Omeprazole, sucralfate, and metoclopramide =safe in pregnancy.
Use of PPIs should be reserved for women who do not respond to
All the drugs used for heartburn during pregnancy are acceptable
Nasal Congestion and rhinitis
Main-stays of therapy for the common cold:
Rest, fluids, humidified air, nasal saline, and acetaminophen.
Recommend avoiding irritants and known allergens and
Raising the head of the bed at 30 to 45 degrees.
Treat nasal congestion as in the non-pregnant population, being mindful
to do the following:
1. Avoid oral decongestants during the 1st trimester owing to the risk of
fetal gastroschisis (incidence 4 to 6 per 10,000 treated women).
After the 1st trimester, pseudoephedrine is the preferred agent for short-
term use if a topical decongestant or nasal saline solution is not effective.
2. Stop topical decongestants after 3 to 7 days in order to minimize the
incidence of rebound congestion.
3. Most 1st and 2nd-generation anti-histamines are safe in pregnancy at
4. Nasal corticosteroids are the best drugs for chronic rhinitis.
During lactation, all the drugs previously used during pregnancy can be
Urinary Tract Infections
Asymptomatic bacteriuria and cystitis cause acute pyelonephritis.
Acute pyelonephritis may lead to septic shock and adult respiratory
Antimicrobial therapy should target E.coli infection.
Safe agents=penicillins, cephalosporins, and nitrofurantoin.
Nitrofurantoin must not be used for the treatment of pyelonephritis.
Sulfonamides, ampicillin, and amoxicillin =2nd -line
During organogenesis (congenital malformations) and
Near term (theoretical risk of neonatal jaundice) unless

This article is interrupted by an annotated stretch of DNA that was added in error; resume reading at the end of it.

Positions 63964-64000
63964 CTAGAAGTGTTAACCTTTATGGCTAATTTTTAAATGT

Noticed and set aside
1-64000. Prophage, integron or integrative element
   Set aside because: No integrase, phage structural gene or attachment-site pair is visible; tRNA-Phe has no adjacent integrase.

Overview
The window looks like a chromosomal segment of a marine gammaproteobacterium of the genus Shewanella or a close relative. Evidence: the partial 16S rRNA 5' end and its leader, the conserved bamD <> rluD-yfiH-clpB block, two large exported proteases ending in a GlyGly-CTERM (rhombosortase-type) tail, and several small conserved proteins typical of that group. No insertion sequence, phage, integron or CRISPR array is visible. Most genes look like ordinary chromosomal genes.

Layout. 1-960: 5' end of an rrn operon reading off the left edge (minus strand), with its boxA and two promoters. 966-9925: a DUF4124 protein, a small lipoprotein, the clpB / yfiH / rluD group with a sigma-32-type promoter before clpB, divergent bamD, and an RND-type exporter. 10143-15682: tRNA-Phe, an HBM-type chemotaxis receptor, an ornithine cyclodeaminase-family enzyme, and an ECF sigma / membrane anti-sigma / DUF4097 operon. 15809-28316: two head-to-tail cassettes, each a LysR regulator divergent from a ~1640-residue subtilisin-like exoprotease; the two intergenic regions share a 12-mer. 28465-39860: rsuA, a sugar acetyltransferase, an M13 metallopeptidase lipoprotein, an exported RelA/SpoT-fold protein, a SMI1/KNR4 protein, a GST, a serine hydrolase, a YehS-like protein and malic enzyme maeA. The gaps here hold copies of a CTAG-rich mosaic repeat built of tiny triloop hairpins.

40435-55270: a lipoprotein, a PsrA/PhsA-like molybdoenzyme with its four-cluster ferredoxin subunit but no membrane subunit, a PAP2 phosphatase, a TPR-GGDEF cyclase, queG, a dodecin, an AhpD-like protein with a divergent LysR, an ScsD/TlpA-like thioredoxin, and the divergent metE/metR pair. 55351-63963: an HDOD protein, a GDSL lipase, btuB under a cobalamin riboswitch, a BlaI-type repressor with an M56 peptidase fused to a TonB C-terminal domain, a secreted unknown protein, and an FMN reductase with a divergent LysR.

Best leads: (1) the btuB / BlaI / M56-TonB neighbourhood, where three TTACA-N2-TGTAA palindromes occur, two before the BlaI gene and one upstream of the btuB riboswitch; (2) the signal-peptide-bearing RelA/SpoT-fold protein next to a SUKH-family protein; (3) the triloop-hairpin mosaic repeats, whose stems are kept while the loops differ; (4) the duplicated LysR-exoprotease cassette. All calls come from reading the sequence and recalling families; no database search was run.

there are no other suitable choices.
Quinolones should be reserved for resistant infections due to
theoretical concerns of arthropathy.
Bacterial Vaginosis is associated with adverse pregnancy outcomes
Premature rupture of the membranes,
Chorio-amnionitis, preterm birth, and
Rx recommended in all symptomatic women and in asymptomatic
women at high risk for preterm delivery.
CDC recommendation=oral metronidazole or clindamycin
Metronidazole is deemed safe for use during all stages of
Oral antimicrobials are preferred to intra-vaginal antimicrobials,
Clindamycin vaginal cream should be avoided due to association
with low birth weight and neonatal infection.
During lactation, clindamycin or metronidazole vaginal formulations
are the preferred therapies for bacterial vaginosis.
Only symptomatic vulvo-vaginal candidiasis should be treated in
pregnant or lactating women.
1st-line treatment is topical azole therapy for 7 days in pregnant
women; shorter courses can be used during lactation.
Oral fluconazole is not a 1st-line treatment during pregnancy; it
can be used during breast-feeding
Maternal transmission of GBS during the intra-partum period is a
cause of neonatal sepsis and death.
Antibiotic therapy is effective in reducing the incidence of early-
onset neonatal GBS infection when administered to high-risk groups